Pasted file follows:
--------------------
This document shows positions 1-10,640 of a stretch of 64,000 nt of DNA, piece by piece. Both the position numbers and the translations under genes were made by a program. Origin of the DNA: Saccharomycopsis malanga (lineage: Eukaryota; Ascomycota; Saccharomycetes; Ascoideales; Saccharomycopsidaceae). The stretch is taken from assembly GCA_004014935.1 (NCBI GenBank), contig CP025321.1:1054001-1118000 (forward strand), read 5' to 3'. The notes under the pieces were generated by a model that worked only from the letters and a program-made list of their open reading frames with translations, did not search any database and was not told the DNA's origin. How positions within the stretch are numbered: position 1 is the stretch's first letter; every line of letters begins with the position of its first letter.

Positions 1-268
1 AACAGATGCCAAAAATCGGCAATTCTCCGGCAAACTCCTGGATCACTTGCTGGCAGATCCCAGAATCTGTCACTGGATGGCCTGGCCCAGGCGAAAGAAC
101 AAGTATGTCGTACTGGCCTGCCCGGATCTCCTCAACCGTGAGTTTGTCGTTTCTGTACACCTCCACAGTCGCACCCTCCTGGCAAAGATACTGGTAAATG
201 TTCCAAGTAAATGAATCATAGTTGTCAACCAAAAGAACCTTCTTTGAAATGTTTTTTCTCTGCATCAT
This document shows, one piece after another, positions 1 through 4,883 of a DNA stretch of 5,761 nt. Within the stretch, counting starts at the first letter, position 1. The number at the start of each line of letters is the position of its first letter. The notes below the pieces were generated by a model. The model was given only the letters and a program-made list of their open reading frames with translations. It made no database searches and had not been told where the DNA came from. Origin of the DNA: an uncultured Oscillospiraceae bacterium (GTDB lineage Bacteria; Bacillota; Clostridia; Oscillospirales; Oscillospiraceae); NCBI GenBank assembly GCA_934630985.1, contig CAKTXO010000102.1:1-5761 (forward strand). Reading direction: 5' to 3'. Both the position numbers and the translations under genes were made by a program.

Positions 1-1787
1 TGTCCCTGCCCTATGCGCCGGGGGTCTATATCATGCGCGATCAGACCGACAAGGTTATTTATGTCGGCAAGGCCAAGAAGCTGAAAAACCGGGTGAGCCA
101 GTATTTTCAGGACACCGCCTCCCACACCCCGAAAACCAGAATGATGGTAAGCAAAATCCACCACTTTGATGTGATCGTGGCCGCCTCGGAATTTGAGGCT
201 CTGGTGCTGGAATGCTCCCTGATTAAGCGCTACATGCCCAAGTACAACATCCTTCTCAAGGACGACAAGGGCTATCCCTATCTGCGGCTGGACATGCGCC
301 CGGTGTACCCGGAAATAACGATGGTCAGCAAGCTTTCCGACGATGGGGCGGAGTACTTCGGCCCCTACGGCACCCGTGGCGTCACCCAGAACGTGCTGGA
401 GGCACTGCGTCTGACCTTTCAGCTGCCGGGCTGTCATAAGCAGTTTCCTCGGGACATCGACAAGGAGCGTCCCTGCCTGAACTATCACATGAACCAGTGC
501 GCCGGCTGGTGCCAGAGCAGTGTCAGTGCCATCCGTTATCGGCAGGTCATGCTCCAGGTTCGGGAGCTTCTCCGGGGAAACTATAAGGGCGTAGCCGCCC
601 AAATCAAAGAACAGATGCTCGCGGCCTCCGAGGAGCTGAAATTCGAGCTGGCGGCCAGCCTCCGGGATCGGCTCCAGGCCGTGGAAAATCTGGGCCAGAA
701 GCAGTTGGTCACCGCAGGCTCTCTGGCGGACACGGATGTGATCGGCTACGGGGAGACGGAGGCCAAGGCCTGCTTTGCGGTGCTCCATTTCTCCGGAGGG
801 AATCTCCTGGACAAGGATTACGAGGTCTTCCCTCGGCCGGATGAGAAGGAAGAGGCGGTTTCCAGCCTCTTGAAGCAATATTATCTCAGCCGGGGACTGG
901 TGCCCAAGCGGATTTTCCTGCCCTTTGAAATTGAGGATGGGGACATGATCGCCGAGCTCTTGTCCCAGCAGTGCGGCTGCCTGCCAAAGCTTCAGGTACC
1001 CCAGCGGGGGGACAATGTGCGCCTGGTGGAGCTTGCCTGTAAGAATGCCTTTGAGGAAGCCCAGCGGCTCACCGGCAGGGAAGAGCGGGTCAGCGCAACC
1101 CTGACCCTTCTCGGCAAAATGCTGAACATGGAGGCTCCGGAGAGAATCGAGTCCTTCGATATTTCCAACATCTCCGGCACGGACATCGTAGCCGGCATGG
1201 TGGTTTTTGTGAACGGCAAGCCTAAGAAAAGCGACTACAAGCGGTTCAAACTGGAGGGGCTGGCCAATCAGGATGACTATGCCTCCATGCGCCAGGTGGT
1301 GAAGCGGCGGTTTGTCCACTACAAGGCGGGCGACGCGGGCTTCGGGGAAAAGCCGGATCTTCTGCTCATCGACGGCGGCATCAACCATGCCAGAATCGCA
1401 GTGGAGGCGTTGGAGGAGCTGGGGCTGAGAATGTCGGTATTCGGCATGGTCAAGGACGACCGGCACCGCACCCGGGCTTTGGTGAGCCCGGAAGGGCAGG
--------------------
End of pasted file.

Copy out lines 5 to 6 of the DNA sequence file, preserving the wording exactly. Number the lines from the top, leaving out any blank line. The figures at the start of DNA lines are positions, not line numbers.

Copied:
201 TTCCAAGTAAATGAATCATAGTTGTCAACCAAAAGAACCTTCTTTGAAATGTTTTTTCTCTGCATCAT
This document shows, one piece after another, positions 1 through 4,883 of a DNA stretch of 5,761 nt. Within the stretch, counting starts at the first letter, position 1. The number at the start of each line of letters is the position of its first letter. The notes below the pieces were generated by a model. The model was given only the letters and a program-made list of their open reading frames with translations. It made no database searches and had not been told where the DNA came from. Origin of the DNA: an uncultured Oscillospiraceae bacterium (GTDB lineage Bacteria; Bacillota; Clostridia; Oscillospirales; Oscillospiraceae); NCBI GenBank assembly GCA_934630985.1, contig CAKTXO010000102.1:1-5761 (forward strand). Reading direction: 5' to 3'. Both the position numbers and the translations under genes were made by a program.